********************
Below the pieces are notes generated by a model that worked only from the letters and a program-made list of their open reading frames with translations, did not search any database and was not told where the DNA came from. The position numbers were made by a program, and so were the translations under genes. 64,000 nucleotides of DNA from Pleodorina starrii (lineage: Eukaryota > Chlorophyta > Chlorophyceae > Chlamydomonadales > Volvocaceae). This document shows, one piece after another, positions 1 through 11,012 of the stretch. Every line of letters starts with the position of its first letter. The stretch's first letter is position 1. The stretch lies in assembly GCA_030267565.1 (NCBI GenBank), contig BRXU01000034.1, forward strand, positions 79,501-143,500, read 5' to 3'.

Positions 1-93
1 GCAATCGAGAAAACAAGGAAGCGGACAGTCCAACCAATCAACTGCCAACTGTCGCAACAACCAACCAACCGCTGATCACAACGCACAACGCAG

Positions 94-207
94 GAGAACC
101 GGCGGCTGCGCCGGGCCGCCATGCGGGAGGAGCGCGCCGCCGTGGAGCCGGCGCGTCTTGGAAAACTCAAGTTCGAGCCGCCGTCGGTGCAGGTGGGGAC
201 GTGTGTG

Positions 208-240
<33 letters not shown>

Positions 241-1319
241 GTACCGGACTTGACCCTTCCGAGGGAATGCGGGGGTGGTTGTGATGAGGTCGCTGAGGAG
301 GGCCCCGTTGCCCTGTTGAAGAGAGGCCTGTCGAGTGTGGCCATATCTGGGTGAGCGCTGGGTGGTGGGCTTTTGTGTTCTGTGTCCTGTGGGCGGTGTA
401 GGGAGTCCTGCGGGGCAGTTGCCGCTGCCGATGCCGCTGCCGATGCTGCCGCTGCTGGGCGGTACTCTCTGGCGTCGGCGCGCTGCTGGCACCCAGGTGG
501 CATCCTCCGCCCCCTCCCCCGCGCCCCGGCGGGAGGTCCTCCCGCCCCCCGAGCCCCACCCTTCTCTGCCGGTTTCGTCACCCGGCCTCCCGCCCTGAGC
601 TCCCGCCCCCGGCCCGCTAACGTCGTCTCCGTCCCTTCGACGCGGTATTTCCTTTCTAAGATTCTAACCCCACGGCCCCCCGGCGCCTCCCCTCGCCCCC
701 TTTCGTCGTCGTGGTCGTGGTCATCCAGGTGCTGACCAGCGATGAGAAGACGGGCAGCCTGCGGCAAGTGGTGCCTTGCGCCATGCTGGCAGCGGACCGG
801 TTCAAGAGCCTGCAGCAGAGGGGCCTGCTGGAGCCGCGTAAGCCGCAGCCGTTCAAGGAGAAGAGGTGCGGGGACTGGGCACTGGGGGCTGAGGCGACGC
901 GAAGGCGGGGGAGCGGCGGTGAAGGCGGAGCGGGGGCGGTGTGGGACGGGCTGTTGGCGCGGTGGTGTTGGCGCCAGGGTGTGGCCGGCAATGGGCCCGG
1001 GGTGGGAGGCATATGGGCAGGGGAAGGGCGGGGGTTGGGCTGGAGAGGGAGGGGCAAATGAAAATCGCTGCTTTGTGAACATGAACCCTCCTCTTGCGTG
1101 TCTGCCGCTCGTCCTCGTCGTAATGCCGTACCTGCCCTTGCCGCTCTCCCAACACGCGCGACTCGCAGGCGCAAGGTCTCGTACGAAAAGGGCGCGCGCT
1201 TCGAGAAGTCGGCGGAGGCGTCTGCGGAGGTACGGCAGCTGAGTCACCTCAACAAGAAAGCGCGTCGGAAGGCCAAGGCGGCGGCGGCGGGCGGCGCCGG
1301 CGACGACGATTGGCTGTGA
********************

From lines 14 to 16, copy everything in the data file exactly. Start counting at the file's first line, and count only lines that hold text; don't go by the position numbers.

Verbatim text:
501 CATCCTCCGCCCCCTCCCCCGCGCCCCGGCGGGAGGTCCTCCCGCCCCCCGAGCCCCACCCTTCTCTGCCGGTTTCGTCACCCGGCCTCCCGCCCTGAGC
601 TCCCGCCCCCGGCCCGCTAACGTCGTCTCCGTCCCTTCGACGCGGTATTTCCTTTCTAAGATTCTAACCCCACGGCCCCCCGGCGCCTCCCCTCGCCCCC
701 TTTCGTCGTCGTGGTCGTGGTCATCCAGGTGCTGACCAGCGATGAGAAGACGGGCAGCCTGCGGCAAGTGGTGCCTTGCGCCATGCTGGCAGCGGACCGG